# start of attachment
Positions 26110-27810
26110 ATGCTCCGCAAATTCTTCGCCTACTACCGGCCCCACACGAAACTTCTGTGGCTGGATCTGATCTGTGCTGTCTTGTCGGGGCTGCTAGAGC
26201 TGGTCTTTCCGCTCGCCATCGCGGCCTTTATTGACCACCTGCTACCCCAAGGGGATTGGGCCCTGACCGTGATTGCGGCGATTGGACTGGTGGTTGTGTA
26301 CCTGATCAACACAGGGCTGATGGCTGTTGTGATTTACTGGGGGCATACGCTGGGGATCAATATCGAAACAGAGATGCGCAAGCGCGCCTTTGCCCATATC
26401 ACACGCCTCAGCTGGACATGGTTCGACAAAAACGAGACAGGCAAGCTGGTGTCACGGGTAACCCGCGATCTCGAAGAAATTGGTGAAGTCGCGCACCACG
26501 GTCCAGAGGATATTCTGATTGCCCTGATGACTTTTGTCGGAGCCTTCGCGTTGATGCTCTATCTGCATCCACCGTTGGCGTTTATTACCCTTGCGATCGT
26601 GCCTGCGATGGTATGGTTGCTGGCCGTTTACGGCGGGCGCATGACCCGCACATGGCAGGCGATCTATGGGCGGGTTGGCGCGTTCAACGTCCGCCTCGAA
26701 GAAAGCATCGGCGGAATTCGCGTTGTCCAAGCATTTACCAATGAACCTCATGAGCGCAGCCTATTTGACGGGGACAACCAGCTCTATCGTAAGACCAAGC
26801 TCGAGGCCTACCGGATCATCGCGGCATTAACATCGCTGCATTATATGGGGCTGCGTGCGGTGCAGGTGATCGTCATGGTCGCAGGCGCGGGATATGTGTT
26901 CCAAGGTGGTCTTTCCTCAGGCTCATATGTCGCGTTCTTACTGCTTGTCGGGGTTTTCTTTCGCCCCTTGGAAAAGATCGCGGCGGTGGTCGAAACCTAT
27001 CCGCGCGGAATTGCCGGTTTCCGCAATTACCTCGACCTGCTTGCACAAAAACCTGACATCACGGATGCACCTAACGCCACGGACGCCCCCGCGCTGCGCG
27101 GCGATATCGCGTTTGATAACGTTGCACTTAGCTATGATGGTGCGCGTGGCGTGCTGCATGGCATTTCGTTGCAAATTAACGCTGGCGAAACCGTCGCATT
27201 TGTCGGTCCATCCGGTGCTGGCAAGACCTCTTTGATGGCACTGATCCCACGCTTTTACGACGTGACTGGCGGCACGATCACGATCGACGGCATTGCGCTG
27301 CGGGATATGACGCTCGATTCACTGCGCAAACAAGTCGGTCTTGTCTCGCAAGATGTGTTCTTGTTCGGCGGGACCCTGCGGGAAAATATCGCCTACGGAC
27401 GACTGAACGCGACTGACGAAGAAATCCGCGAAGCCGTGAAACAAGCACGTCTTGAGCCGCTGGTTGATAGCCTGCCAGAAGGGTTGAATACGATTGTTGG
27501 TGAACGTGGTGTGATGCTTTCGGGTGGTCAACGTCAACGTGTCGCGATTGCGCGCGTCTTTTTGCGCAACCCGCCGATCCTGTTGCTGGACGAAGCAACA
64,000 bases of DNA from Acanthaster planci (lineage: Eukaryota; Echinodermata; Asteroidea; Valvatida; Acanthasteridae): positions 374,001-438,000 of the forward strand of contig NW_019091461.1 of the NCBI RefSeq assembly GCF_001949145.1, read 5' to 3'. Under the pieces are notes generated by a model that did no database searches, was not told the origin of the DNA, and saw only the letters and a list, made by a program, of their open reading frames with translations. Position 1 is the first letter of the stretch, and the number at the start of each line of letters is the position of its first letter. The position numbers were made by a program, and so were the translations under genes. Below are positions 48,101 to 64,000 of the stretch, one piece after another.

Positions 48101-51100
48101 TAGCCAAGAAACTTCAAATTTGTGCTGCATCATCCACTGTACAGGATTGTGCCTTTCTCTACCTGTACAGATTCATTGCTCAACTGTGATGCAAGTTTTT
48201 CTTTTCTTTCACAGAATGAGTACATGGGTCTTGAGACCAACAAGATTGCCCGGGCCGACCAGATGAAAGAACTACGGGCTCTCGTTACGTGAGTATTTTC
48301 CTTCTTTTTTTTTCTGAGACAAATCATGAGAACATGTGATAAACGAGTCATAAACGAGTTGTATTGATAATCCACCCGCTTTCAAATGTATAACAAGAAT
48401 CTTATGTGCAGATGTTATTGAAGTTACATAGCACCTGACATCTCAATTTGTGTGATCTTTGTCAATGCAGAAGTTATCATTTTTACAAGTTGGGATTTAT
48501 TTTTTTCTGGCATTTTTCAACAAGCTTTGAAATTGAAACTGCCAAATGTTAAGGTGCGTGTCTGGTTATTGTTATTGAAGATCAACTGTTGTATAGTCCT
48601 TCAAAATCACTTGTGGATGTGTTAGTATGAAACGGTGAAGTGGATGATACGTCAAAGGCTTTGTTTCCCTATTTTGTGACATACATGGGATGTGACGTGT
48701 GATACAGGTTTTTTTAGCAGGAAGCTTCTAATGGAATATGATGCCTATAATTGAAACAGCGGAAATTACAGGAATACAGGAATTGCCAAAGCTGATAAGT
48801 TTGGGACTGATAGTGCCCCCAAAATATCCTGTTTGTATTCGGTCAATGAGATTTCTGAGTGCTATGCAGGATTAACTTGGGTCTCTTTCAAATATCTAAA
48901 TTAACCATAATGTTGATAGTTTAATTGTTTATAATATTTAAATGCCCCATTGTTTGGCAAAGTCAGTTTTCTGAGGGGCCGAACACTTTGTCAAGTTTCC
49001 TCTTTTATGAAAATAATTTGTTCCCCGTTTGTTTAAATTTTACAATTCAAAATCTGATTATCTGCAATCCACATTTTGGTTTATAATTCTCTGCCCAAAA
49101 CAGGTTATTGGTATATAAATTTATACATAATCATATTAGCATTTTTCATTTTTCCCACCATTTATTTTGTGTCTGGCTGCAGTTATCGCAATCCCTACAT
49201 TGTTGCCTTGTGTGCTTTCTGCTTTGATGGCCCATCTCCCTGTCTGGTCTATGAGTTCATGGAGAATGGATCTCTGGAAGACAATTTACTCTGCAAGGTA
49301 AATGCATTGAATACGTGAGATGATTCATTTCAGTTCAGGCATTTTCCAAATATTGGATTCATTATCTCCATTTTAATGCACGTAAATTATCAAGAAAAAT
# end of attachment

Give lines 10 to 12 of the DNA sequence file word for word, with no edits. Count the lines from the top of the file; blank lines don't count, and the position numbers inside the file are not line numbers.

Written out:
26901 CCAAGGTGGTCTTTCCTCAGGCTCATATGTCGCGTTCTTACTGCTTGTCGGGGTTTTCTTTCGCCCCTTGGAAAAGATCGCGGCGGTGGTCGAAACCTAT
27001 CCGCGCGGAATTGCCGGTTTCCGCAATTACCTCGACCTGCTTGCACAAAAACCTGACATCACGGATGCACCTAACGCCACGGACGCCCCCGCGCTGCGCG
27101 GCGATATCGCGTTTGATAACGTTGCACTTAGCTATGATGGTGCGCGTGGCGTGCTGCATGGCATTTCGTTGCAAATTAACGCTGGCGAAACCGTCGCATT